When God made man and propounded to him an immortal and a blessed state as the end of his hopes and the perfection of his condition, he did not give it him for nothing, but upon certain conditions; which, although they could add nothing to God, yet they were such things which man could value, and they were his best: and God had made appetites of pleasure in man, that in them the scene of his obedience should lie. For when God made instances of man's obedience, he, 1. Either commanded such things to be done which man did naturally desire; or, 2. Such things which contradict his natural desires; or, 3. Such which were indifferent. Not the first and the last: for it could be no effect of love or duty towards God for a man to eat when he was impatiently hungry and could not stay from eating; neither was it any contention of obedience or labour of love for a man to look eastward once a day, or turn his back when the north wind blew fierce and loud. Therefore for the trial and in stance of obedience, God made his laws so that they should lay restraint upon man's appetites, so that man might part with something of his own, that he may give to God his will, and deny it to himself for the interest of his service: and chastity is the denial of a violent desire; and justice is parting with money that might help to enrich me; and meekness is a huge contradiction to pride and revenge; and the wandering of our eyes, and the greatness of our fancy, and our imaginative opinions, are to be lessened that we may serve God. There is no other way of serving God; we have nothing else to present unto him: we do not else give him anything or part of ourselves, but when we for his sake part with what we naturally desire; and difficulty is essential to virtue, and without choice there can be no reward, and in the satisfaction of our natural desires there is no election; we run to them as beasts to the river or the crib. If, religion that satisfied all our natural desires in the days of desires and passion, of lust and appetites, and only turns to God when his appetites are gone and his desires cease, this man hath overthrown the very being of virtues, and the essential constitution of religion: religion is no religion, and virtue is no act of choice, and reward comes by chance and without condition, if we only are religious when we cannot choose; if we part with our money when we cannot keep it; with our lust when we cannot act it; with our desires when they have left us. Death is a certain mortifier; but that mortification is deadly, not useful to the purposes of a spiritual life. When we are compelled to depart from our evil customs, and leave to live, that we may begin to live, then we die to die; that life is the prologue to death, and thenceforth we die eternally.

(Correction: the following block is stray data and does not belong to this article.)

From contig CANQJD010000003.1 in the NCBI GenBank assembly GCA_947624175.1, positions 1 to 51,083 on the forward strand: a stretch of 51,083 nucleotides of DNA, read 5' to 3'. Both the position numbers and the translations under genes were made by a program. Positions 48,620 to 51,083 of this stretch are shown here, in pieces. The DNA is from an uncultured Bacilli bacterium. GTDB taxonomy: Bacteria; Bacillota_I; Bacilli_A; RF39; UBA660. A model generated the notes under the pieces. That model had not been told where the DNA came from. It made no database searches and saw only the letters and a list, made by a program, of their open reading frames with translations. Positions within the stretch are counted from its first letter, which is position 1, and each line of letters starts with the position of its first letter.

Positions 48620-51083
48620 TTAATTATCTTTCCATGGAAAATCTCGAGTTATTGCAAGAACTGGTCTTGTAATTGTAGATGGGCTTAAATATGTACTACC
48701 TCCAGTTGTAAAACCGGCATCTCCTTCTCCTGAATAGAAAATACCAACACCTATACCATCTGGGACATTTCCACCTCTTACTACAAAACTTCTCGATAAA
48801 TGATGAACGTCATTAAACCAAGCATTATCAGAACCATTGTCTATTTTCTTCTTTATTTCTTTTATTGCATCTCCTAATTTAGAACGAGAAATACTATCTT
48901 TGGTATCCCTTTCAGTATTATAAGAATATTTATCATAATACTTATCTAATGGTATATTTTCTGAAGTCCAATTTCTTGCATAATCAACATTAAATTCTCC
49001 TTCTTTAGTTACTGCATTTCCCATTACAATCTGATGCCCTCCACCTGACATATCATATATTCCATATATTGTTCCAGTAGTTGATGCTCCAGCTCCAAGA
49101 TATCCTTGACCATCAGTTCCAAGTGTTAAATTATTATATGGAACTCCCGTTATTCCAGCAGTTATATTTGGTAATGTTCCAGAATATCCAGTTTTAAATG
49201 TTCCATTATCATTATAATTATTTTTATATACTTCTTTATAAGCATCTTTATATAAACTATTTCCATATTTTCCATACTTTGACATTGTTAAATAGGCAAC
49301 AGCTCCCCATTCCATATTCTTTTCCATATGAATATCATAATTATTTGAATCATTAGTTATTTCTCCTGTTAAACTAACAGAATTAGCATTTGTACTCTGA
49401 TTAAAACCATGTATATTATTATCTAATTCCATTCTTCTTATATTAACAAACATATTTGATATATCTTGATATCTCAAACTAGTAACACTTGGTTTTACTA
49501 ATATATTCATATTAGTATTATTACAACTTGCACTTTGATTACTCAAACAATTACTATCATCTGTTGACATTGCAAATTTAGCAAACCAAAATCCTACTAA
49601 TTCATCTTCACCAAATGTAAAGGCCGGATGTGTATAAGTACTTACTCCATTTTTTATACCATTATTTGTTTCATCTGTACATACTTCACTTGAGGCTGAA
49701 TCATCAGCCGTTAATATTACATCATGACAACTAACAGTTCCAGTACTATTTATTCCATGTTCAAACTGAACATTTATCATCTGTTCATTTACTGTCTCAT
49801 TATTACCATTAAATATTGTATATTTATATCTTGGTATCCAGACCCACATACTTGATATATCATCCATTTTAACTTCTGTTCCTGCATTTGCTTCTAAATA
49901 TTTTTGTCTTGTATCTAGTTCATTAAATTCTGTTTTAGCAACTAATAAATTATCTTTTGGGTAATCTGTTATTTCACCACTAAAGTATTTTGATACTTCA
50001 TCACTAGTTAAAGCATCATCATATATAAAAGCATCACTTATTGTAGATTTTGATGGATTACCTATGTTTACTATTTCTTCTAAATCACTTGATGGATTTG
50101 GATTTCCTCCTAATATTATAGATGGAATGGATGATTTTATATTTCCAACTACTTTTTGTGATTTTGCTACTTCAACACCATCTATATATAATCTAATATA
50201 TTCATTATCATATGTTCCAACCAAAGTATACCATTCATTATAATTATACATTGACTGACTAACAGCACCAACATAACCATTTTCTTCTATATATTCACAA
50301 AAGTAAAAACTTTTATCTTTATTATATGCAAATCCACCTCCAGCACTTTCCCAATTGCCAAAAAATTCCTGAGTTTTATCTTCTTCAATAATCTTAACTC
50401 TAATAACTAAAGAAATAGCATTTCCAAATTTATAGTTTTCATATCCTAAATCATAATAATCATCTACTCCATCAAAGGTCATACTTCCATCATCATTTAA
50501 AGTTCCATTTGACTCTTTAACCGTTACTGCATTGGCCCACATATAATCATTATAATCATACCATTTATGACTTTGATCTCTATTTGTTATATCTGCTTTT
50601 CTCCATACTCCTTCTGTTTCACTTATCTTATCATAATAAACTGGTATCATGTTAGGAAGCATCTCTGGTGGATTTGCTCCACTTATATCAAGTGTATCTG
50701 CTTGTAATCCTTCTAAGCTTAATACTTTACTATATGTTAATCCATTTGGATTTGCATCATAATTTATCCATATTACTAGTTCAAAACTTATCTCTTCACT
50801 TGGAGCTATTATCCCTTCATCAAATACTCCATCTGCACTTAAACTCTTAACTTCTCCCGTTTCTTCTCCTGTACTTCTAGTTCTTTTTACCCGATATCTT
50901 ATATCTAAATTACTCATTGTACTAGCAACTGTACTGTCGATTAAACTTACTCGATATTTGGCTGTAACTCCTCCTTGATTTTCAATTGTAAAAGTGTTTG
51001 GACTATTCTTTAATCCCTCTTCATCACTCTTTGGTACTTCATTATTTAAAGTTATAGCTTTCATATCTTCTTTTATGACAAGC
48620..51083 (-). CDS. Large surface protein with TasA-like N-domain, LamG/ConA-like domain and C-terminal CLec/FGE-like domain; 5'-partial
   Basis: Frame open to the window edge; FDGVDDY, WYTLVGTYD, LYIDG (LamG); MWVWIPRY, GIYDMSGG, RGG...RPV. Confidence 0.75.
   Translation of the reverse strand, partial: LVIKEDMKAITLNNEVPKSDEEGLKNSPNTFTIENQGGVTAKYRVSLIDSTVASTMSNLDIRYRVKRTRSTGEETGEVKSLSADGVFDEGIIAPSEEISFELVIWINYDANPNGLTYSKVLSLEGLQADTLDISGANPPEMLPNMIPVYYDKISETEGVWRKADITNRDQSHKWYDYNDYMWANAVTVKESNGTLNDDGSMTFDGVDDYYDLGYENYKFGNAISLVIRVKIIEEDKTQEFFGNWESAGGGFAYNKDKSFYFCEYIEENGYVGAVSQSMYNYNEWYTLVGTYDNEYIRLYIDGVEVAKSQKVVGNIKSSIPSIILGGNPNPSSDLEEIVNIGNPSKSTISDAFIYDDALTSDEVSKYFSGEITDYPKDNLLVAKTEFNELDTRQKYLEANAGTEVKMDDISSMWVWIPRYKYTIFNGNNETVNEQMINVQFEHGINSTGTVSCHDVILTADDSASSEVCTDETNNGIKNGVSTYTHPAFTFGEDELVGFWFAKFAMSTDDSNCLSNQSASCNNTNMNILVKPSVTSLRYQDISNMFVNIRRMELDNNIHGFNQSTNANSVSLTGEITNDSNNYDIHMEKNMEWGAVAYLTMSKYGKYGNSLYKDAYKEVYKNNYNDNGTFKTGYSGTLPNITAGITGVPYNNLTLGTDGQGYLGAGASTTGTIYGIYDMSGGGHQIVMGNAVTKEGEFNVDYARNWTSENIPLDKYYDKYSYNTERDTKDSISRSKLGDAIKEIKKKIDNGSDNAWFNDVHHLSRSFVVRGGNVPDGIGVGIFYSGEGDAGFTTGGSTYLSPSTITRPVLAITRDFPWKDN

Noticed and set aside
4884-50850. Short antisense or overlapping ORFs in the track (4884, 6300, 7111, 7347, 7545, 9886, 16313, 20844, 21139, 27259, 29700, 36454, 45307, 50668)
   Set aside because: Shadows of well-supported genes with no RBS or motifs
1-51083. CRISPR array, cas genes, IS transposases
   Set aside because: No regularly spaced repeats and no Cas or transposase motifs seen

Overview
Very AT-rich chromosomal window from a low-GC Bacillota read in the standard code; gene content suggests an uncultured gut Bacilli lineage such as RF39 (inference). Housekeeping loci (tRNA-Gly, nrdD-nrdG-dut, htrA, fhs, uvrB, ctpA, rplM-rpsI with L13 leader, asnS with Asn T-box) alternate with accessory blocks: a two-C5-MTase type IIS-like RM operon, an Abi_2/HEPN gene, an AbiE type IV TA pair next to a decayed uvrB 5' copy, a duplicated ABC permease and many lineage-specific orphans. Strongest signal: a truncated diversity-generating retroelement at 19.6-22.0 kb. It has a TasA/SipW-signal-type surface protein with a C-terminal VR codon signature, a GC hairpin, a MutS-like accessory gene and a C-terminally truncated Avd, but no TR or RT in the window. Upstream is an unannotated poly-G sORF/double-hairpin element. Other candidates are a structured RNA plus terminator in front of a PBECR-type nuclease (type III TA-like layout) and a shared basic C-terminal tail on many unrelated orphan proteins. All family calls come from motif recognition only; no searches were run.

St. Cyril speaks of certain people that chose to worship the sun because he was a day-god; for believing that he was quenched every night in the sea, or that he had no influence upon them that light up candles, and lived by the light of fire, they were confident they might be Atheists all night, and live as they list. Men who divide their little portion of time between religion and pleasures, between God and God's enemy, think that God is to rule but in hiscertai period of time, and that our life is the stage for passion and folly, and the day of death for the work of our life. But as to God both the day and the night are alike, so are the first and last of our days: all are his due, and he will account severely with us for the follies of the first, and the evil of the last. The evils and the pains are great which are reserved for those who defer their restitution to God's favour till their death. And therefore Antisthenes said well, “It is not the happy death, but the happy life, that makes man happy.” It is in piety, as in fame and reputation: he secures a good name but loosely that trusts his fame and celebrity only to his ashes; and it is more a civility than the basis of a firm reputation that men speak honour of their departed relatives; but if their life be virtuous, it forces honour from contempt, and snatches it from the hand of envy, and it shines through the crevices of detraction; and as it anointed the head of the living, so it embalms the body of the dead.123123Tu milhi, quod rarum est, vivo sublime dedisti Nomen, ab exsequiis quod dare fama solet. From these premises it follows, that when we discourse of a sick man's repentance it is intended to be not a beginning, but the prosecution and consummation of the covenant of repentance which Christ stipulated with us in baptism, and which we needed all our life, and which we began long before this last arrest, and in which we are now to make further progress, that we may arrive to that integrity and fulness of duty, ‘that our sins may be blotted out, when the times of refreshing shall come from the presence of the Lord.'124124Acts, iii. 19.